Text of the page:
By Elaine Liner
By Jim Schutze
By Rachel Watts
By Lauren Drewes Daniels
By Anna Merlan
By Lee Escobedo
This two-act exercise is an airy and utterly unconvincing confection about six guests invited to a black-tie affair in a private dining room of a fancy Paris restaurant. One by one the men arrive first: Albert (Tom Lenaghen), a twitchy shlemiel whose hobby is painting portraits of cars on his rental lot; Claude (Kim Titus), a nervous bookseller; and Andre (Dennis G.W. Millegen), a snooty haberdasher who hides insecurity behind sarcastic putdowns and a permanent smirk.
Why are they there, they wonder, helping themselves to flutes of champagne? All three are middle-aged, divorced and on the make, so they fantasize about the babes they hope will occupy the three other chairs at the table. But where is their host, the lawyer who handled their splits?
He never arrives, but the women do. They're the exes (Lisa Fairchild, Sue Loncar, Cindee Mayfield), all dressed up and not too thrilled about being lured to a party where their dinner companions turn out to be much-despised former spouses. Worst yet, there's no food forthcoming and someone has locked the door. They can't leave and can't eat. Quel bummer.
What begins as Simon's shot at a frothy Molière-style farce devolves by the second act into one of those self-actualization seminars popular during the Bob and Carol and Ted and Alice era. It's as if Simon, desperate for an idea, assigned himself to write about three divorced couples forced to confront each other after years of estrangement.
But why Paris? There's nothing French about these people or their situation. This kooky party could be in Keokuk or Cucamunga. The characters are distinctly American, and so are the jokes. "Do you like Fragonard?" Claude asks Albert, who answers, "Not before dinner, no."
Though they guzzle booze nearly nonstop for two hours (and on empty stomachs!), unfortunately no one ever gets tipsy. CTD's bubbly cast adds the much-needed fizz to the proceedings. Lenaghen and Fairchild are wonderful as the bumbling painter and chattering magpie who've married and divorced each other twice. They resolve some old hurts and by the end seem ready for a third trip to the altar.
Mayfield, one of Dallas' most versatile actresses, finally gets to play a vamp, and she makes the conniving Gabrielle, ex-wife of the clothier, evil and elegant. Loncar does gawky slapstick as Mariette, a claustrophobic novelist. But would Neil Simon really have us believe that a woman in a short, fancy dress would clamber up on a chair to dismantle an air vent or get down on all fours to stick her snout under the door?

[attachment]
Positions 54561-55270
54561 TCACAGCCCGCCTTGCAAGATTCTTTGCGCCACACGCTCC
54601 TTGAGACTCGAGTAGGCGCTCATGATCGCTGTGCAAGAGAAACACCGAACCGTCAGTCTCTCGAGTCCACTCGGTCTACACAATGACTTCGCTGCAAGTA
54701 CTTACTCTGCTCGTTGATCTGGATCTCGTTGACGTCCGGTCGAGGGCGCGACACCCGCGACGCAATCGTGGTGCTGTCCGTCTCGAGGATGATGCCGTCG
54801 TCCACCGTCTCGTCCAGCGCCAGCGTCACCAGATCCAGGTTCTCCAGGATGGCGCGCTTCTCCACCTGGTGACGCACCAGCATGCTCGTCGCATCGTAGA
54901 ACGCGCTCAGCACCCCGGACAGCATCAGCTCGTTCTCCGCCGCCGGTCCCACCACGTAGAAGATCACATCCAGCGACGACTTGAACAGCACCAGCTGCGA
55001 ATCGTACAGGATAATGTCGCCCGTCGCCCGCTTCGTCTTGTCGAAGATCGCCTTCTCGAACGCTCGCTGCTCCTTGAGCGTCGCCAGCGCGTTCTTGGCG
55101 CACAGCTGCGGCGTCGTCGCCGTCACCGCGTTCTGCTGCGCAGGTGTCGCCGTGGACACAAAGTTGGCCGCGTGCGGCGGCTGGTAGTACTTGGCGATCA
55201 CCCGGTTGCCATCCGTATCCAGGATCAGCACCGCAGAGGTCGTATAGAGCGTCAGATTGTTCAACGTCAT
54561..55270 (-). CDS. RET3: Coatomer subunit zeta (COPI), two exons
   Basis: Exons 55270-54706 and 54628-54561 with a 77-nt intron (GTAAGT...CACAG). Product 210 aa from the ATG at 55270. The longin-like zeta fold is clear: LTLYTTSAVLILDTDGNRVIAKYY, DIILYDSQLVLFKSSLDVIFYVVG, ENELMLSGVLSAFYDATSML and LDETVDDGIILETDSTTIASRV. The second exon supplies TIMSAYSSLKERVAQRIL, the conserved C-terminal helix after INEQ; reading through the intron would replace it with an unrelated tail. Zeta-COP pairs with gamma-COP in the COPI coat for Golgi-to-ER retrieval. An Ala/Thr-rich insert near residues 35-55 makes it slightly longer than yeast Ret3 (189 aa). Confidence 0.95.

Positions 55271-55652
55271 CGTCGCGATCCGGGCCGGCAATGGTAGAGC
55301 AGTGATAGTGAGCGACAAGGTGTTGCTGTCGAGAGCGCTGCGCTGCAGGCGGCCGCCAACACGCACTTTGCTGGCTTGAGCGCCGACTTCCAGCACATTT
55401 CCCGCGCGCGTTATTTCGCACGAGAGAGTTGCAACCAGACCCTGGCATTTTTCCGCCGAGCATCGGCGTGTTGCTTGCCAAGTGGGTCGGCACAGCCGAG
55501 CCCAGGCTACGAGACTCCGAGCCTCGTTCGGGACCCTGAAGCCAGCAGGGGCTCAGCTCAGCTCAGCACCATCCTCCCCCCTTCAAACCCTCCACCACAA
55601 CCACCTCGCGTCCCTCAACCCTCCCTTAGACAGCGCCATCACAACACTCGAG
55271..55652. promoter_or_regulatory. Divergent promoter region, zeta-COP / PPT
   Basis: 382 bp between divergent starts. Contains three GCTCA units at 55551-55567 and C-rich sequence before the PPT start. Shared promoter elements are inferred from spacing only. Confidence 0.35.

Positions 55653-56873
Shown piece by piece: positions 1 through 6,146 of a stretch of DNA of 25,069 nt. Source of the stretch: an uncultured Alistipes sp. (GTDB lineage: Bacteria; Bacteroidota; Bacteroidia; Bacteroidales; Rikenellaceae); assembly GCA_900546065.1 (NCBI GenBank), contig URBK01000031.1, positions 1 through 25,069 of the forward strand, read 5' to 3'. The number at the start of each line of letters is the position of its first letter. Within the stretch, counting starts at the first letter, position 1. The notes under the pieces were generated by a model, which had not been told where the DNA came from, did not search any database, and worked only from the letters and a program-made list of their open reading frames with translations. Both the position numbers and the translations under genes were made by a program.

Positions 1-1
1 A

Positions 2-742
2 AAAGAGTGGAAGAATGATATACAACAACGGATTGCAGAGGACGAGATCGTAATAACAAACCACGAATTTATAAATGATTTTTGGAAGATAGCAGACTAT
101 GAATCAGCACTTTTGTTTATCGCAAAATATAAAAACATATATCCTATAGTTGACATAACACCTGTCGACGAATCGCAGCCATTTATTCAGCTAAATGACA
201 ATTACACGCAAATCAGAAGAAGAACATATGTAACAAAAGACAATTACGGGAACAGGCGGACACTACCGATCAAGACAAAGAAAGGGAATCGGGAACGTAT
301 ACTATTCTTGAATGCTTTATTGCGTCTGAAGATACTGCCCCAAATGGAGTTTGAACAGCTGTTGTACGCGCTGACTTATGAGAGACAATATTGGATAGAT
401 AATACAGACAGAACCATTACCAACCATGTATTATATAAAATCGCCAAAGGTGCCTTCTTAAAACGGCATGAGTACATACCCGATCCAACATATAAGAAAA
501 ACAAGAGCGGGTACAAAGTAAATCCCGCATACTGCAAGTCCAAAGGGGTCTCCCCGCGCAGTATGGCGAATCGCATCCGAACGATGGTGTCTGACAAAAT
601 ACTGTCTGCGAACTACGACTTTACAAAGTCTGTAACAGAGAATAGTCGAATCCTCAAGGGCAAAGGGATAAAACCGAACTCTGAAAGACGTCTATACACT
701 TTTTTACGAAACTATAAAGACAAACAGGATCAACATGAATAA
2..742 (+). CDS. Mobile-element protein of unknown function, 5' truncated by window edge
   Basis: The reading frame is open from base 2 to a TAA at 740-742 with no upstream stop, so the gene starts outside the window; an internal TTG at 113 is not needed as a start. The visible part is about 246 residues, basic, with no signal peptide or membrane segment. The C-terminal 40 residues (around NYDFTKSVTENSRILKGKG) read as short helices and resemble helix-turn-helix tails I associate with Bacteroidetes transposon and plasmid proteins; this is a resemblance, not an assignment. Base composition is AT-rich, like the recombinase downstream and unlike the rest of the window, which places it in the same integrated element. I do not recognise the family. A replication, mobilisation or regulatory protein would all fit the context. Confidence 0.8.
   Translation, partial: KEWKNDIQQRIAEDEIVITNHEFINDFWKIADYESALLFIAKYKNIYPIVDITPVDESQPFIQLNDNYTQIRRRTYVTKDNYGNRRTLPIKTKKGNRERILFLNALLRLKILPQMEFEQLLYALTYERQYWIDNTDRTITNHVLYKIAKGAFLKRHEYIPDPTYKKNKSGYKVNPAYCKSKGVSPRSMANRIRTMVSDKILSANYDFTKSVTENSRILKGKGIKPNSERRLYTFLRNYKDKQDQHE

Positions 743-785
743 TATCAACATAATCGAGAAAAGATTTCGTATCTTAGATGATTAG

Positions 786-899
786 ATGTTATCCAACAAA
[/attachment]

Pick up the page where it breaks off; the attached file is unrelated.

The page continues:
None of it makes much sense. It's not laugh-out-loud funny enough to join the ranks of Simon's great comedies--Barefoot in the Park, The Odd Couple, The Sunshine Boys--and the flaky construction switches too abruptly from farce to ferocious arguments. Only at the end do the three flawed couples stop shouting and settle down to eat. It's the rest of us who leave The Dinner Party feeling peckish.
This splendid production marks the end of Rigby's decade-long run as the J.M. Barrie character. Now old enough to make a believable Mama Rose, Rigby is still in tiptop shape, bringing a rough-and-tumble side to Neverland's chief gypsy. With her raspy voice and gymnastic cartwheels and handstands all over John Iocavelli's storybook sets, Rigby makes Peter a wild-eyed changeling. He is, after all, a boy so wounded by his mother's abandonment that he can't stand a gentle touch. His Lost Boys likewise are kids who fell out of prams and were forgotten.
Good fairy tales are built on such tragedies. And there must be a proper villain whom the forces of good can smite. I was smitten by this production's bad guy, Captain Hook, played as a super-sexy gigolo by handsome Howard McGillin, a Broadway veteran of many a Sondheim show, plus more than three years behind the mask in Phantom of the Opera. Doing the tango with his pirates (the gayest bunch of shipmates ever to walk a plank), it's easy to see why the croc that swallowed the clock wants to crunch the captain. This Hook's one tasty morsel.
Thanks to excellent work by director Glenn Casale and choreographer Patti Colombo, Peter Pan's three acts (with two intermissions) zip by in a blur of crazy, frenetic energy. In the tribal "Ugg-a-Wugg" number pitting Tiger Lily's Indians against Peter's Lost Boys, dancers spin and leap at warp speed.